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  • "If I do prove her haggard":Shakespeare's Application of Hawking Tropes to Marriage
  • Sean Benson

With the publication of Every Man in His Humor in 1598, Ben Jonson took aim at what was for him a risible displacement of classical philology by the newfangled lexicons of sport. Mr. Stephen, Jonson's "country gull," insists that a gentleman must be able to speak the "hawking language":1 "an' a man have not skill in the hawking- and hunting-languages nowadays, I'll not give a rush for him. They are more studied than the Greek or the Latin. He is for no gallants' company without 'em. . . . 'Slid, a gentleman mun show himself like a gentleman."2 As fashionable as such language was at the turn of the century, Constance Hieatt has demonstrated that falconry terms have traditionally constituted a word-stock for analogies between birds and humans.3 Typical is Spenser's description of Maleger, who in battle "lightly leapt areare: / Eft fierce returning, as a Faulcon faire / . . . . Remounts againe into the open aire."4 While Maurice Pope situates Shakespeare firmly within this analogic tradition, he also points to Shakespeare's uniqueness: none of Shakespeare's contemporaries refers to hawks as frequently or as unerringly as he does, suggesting to Pope, [End Page 186] and more recently to Edward Berry, that Shakespeare's "fascination" with hunting and hawking "is experiential rather than merely bookish." 5 Among other things, Shakespeare's facility with hawking language allows him to exploit the crucial, if not widely known, gender distinction between "trainable falcons (usually females) and . . . falconers (usually males)."6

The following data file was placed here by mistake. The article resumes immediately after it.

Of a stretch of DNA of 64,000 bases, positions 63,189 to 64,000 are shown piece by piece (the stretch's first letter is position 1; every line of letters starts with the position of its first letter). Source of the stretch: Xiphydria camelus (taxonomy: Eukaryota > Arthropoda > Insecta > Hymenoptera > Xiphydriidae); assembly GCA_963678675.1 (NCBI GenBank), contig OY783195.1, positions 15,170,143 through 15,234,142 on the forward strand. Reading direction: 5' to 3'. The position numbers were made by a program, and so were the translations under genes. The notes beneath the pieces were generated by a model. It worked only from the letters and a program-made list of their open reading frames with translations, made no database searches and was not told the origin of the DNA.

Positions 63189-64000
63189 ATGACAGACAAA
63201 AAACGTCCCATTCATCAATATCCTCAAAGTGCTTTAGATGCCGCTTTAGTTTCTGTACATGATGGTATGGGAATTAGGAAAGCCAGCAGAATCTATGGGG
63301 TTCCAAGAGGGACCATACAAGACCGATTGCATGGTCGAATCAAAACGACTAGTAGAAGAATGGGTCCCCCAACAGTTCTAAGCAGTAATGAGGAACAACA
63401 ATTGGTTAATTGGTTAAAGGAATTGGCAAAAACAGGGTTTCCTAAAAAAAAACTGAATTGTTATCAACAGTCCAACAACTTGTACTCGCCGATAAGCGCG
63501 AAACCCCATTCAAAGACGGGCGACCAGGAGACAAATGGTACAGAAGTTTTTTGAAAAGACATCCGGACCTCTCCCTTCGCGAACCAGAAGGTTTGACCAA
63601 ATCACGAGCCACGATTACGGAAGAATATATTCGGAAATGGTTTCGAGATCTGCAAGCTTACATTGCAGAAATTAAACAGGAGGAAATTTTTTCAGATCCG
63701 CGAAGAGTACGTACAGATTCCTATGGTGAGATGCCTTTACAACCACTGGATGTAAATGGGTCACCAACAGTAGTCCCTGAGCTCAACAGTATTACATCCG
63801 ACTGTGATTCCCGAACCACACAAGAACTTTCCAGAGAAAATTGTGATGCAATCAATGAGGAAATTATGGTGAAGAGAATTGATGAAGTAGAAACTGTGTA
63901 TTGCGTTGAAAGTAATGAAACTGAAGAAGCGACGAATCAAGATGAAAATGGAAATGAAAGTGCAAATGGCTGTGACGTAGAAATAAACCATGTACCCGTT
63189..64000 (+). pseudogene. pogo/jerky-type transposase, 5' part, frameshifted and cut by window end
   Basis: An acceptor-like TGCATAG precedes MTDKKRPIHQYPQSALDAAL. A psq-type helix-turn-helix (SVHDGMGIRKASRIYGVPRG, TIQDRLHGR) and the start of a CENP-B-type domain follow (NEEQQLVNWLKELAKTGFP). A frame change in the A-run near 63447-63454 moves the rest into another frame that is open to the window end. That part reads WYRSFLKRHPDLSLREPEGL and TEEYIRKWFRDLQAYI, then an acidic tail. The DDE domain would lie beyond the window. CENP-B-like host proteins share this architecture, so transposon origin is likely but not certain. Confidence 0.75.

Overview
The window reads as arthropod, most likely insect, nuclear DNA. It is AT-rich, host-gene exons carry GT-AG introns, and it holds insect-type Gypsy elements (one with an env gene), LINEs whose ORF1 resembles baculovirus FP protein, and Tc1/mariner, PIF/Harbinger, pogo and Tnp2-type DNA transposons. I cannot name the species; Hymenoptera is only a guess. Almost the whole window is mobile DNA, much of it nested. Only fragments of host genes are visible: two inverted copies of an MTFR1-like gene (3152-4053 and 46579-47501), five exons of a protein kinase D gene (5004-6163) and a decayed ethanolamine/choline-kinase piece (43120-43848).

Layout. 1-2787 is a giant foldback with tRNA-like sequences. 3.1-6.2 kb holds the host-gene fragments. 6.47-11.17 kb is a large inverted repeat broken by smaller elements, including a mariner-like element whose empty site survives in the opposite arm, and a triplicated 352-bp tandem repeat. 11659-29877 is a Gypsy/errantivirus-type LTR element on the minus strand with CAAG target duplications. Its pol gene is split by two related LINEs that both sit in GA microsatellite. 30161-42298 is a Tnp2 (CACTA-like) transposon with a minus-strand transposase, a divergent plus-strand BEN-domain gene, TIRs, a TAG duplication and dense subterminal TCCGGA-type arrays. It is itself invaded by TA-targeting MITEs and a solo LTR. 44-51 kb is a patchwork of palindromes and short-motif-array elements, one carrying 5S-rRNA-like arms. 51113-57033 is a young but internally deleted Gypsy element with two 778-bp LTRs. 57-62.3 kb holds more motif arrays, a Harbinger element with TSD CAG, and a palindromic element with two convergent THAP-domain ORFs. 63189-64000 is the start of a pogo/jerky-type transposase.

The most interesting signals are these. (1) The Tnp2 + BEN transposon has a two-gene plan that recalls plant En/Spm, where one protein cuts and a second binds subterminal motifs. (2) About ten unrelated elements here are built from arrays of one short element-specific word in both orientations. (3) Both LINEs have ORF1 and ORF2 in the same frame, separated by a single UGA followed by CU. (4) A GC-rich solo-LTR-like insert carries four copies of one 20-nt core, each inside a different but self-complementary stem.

I in turn wish to argue that Shakespeare leaves the relative straightforwardness of hawking tropes such as Spenser's behind and in the process makes hawking language wholly his own. First, he employs the gendered discourse of hawking language in order to make the interspecific leap from the falconer's training of his female hawk to a husband's training of his wife. Beginning with The Taming of the Shrew, Shakespeare uses hawking metaphors to suggest that a husband tame his haggard-like wife as a falconer would his bird. What allows such a leap is the language the falconry manuals use to describe the training of a hawk and in particular their recommendation that falconers cultivate a loving relationship with their birds, one whose intimacy implicitly draws upon the language of marital love. Second, I will address Shakespeare's decade-long engagement with wife taming by means of hawking language and his increasing tendency, between 1592 and 1604, to experiment with shifting the normative gender roles of falconer and hawk. Even as early as Romeo and Juliet, there is some gender slippage: Juliet is both tamer and, at certain moments, would-be tamed woman. Only in Othello, a play that has received scant attention for its hawking metaphors, does Shakespeare's exploration of hawking language reach its culmination. Othello and Desdemona vie with one another for the right to tame the other, only to have Shakespeare point out, as he had hinted in the much earlier The Taming of the Shrew, that the interspecific leap from training hawks to training one's wife is finally incompatible with human dignity.

The Interspecific Transfer

Shakespeare was to my knowledge the first writer to apply the prescriptions for hawk taming to marriage, to "the taming of a shrew."7 [End Page 187] What prompted him to create such an analogy? As Lorna Hutson and Kathleen M. Davies have demonstrated, there was already a time-honored precedent in comparing wife taming to animal training; the analogy, however, was not to a hawk but to a horse. Xenophon's Oeconomicus (ca. 380 B.C.E.) is the locus classicus, and the analogy between horse breaking and wife training was quite popular in books of domestic conduct.8 Shakespeare opted instead for the unfamiliar hawking trope, apparently with good reason: trainable horses are of both sexes, while trainable hawks are usually female. Thus, what a man must do to tame his wife—or so the argument goes—is comparable to how a falconer must train his female bird.

Unfortunately, critics have been quick to acknowledge notable exceptions to this...


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